How to care for petunias


Petunias have long been a popular garden flower. Now with hardy hybrids available in colors other than standard purple, the plant is more attractive than ever. Blooms can be found in a range of colors from light pink to red and pale blue to deep purple.

Flowers are trumpet shaped. They may have veins in a contrasting color, and may have edges that are smooth or fluted, ruffled, or fringed. A few types have a mild cinnamon scent. As an added bonus, you may find hummingbirds attracted to the petunia beds.

The plants are available either in the larger single grandiflora or the double multiflora. They may range from 6 inches to 2 feet tall. An even smaller spreading type is used as groundcover. A cascading variety works well in hanging containers or window boxes. The smaller multiflora withstands wind and hard rains better than its larger cousin.

Learning how to care for petunias is not difficult. The profusion of color they lend to your garden easily repays the effort.


Choose a plot of land that enjoys full sun, although petunias will bloom in partial shade. They should receive at least half a day of sunshine. Soil should be somewhat sandy, slightly acidic, and well drained.

Petunias will do better if the soil is enriched with organic matter. Spread the organic matter on 2-3 inches thick. Then work it carefully into soil to a depth of 8-10 inches. It's important to work it into the soil well.



Petunias can be raised from seed. Begin inside 4-6 weeks before planting season. Seeds are very tiny, so you may want to mix them with fine sand to spread them evenly. Use a starter soil and sow the seeds on top. Press them down, but do not cover. They need light to germinate.

Keep in a spot where they receive indirect sunlight. Artificial lighting can speed the process. Water from beneath or with a fine mist to avoid disturbing delicate seedlings. Keep moist but not soaked. They should germinate in 5-15 days.

Transfer to individual containers when they have two leaves. Handle by the leaves, not the stems. Keep moist and gently fertilized until the root system is developed. Give the young seedlings a chance to become acclimated before transplanting them. They can be “hardened off” by setting outside on pleasant days.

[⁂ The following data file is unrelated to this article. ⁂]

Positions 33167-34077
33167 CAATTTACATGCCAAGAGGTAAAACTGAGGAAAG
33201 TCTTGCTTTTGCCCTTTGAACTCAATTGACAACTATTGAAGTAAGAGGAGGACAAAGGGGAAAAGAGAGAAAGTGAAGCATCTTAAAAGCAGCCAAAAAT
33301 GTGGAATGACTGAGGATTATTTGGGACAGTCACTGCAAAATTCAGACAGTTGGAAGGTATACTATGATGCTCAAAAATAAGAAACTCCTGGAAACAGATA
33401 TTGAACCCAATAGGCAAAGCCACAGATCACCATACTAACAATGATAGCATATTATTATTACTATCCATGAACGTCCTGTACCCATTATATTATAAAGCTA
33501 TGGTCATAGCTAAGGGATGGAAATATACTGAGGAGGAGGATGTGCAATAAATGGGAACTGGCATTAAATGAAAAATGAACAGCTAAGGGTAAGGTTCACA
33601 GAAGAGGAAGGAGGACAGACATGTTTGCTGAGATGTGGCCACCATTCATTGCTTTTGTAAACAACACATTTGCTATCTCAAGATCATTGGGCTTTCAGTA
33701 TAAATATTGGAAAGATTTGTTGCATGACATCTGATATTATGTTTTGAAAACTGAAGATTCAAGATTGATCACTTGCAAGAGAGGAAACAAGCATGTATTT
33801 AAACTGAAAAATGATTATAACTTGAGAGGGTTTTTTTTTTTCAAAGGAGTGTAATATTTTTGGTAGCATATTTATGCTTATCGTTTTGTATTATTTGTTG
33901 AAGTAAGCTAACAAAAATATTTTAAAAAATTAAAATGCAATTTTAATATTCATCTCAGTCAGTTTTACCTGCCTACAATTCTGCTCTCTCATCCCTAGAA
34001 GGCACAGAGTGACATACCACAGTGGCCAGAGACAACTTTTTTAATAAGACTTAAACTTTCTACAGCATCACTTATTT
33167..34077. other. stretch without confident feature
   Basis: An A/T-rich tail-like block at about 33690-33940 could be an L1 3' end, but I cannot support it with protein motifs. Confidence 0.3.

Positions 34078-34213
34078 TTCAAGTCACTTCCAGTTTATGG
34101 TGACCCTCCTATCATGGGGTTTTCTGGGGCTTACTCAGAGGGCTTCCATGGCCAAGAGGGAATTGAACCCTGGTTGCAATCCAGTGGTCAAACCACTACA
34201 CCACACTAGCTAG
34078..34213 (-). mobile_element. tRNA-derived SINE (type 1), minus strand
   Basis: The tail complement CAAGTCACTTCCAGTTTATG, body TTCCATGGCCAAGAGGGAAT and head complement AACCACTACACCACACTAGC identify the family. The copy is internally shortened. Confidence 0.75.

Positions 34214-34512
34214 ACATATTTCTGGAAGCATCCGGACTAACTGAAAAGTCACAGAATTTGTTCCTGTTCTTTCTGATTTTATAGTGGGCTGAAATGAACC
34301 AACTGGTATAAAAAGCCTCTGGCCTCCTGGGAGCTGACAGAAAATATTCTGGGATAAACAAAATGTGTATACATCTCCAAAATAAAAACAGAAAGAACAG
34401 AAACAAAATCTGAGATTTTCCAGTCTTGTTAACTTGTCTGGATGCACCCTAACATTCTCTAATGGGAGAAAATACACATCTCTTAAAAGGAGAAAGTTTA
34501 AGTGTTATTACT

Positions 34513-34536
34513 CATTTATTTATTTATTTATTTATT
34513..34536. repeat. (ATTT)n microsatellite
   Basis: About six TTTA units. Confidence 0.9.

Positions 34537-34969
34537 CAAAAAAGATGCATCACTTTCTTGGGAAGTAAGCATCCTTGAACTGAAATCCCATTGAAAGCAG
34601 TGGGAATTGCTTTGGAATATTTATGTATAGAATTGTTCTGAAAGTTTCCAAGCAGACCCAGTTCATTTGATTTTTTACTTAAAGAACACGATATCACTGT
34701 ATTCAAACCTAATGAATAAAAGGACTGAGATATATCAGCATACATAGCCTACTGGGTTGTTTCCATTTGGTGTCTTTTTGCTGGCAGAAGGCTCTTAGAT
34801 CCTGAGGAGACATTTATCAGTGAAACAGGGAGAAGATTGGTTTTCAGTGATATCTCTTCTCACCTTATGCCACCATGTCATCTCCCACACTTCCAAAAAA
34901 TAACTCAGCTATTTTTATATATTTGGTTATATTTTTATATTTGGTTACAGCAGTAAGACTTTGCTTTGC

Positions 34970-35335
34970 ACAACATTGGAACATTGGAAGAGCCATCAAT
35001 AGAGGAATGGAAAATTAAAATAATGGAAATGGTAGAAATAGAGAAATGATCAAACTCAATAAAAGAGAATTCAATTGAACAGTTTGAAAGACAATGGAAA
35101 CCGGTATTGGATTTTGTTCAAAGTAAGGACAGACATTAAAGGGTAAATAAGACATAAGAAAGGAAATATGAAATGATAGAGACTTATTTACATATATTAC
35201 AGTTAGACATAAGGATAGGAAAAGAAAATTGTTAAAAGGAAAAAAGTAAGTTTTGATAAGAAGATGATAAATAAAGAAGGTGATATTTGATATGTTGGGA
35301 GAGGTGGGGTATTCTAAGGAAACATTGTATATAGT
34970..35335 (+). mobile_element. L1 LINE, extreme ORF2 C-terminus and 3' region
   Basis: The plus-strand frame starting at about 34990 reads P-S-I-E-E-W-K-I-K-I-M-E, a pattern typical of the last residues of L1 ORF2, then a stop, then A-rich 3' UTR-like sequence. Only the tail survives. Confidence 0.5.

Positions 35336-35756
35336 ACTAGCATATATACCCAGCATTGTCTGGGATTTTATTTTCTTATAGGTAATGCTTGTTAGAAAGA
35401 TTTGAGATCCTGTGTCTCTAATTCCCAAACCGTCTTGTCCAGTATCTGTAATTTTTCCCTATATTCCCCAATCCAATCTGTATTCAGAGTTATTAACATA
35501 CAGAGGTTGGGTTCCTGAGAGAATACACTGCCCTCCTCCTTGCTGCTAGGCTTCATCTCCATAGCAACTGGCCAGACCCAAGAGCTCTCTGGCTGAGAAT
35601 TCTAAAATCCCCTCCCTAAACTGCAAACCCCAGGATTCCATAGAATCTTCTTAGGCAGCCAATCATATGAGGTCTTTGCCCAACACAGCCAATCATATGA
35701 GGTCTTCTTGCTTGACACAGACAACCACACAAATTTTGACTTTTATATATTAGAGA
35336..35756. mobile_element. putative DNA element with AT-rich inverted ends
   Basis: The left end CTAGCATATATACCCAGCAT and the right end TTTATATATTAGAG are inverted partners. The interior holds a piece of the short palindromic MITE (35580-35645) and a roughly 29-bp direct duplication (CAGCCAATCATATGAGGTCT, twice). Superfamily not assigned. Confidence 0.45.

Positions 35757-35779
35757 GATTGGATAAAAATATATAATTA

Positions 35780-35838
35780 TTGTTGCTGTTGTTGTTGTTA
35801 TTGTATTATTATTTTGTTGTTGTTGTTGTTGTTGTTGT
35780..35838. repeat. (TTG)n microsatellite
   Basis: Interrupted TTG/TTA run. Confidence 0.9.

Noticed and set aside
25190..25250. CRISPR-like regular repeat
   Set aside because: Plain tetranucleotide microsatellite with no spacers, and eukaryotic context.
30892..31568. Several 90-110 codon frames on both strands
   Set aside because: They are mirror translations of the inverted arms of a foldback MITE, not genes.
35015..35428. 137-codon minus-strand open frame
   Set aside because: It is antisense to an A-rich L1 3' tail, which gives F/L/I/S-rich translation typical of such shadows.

Choose an overcast day for moving them permanently to the outdoors. Transplanting is a traumatic event for the tender seedlings. Water thoroughly and provide protection from the elements. Purchasing seedlings can simplify the process.


Spacing of the plants will depend on the variety you have chosen. Larger plants should be planted 12 inches apart. Miniatures can be as close as 4-6 inches. A ground cover plant should be spaced 1 to 1 ½ feet apart.

Planting should be done when all danger of frost is past. Ground should be warm enough to work. Plants will appreciate a mulch to keep moisture in. When seedlings are tall enough, add a 2-3 inch layer of organic material such as grass clippings or bark. Add a slow release granular fertilizer to give them a good start.


Petunias will need some attention once they begin to blossom. Modern varieties need little care. You may want to pinch them back at the top to encourage bushy growth. Their main need at this point is water. Their roots are shallow and dry out quickly. Keep them well watered through the hottest part of the summer.

If the plants get leggy and produce fewer flowers, they can be cut back. Pruning them back as much as one-half can give them new vitality.

Perennial or annual?

While technically a perennial, they are generally grown as annuals. Some varieties may survive the winter in milder climates. Petunias will thrive from June until the first frost. If planted near a wall that retains heat, they may survive even longer. If you pot a few, you can bring them inside and extend the time you can enjoy the blooms.

When petunias die off in the fall, clear the plant material from the plot of ground. Then the spot will be ready to work next spring. Keep track of the varieties you liked. You may decide to look for hardier plants for next year, or experiment with new color combinations.


Use a commercial fertilizer as directed. They will need feeding about once a month during the growing season. Plants in hanging pots will need more fertilizer to support their quick growth.

Pests & disease

Watch your plants for pests such as aphids and cutworms. Healthy petunias generally have little risk of insect infestations. Damping off is the most common problem. This can be prevented by maintaining the proper moisture and temperature conditions. If plants become disfigured or discolored, remove the infected parts. This should be adequate to prevent the spread of any disease.

The payoff

For a profusion of color in your backyard, petunias fill the bill. Just a few pointers about how to care for petunias will make your task easier.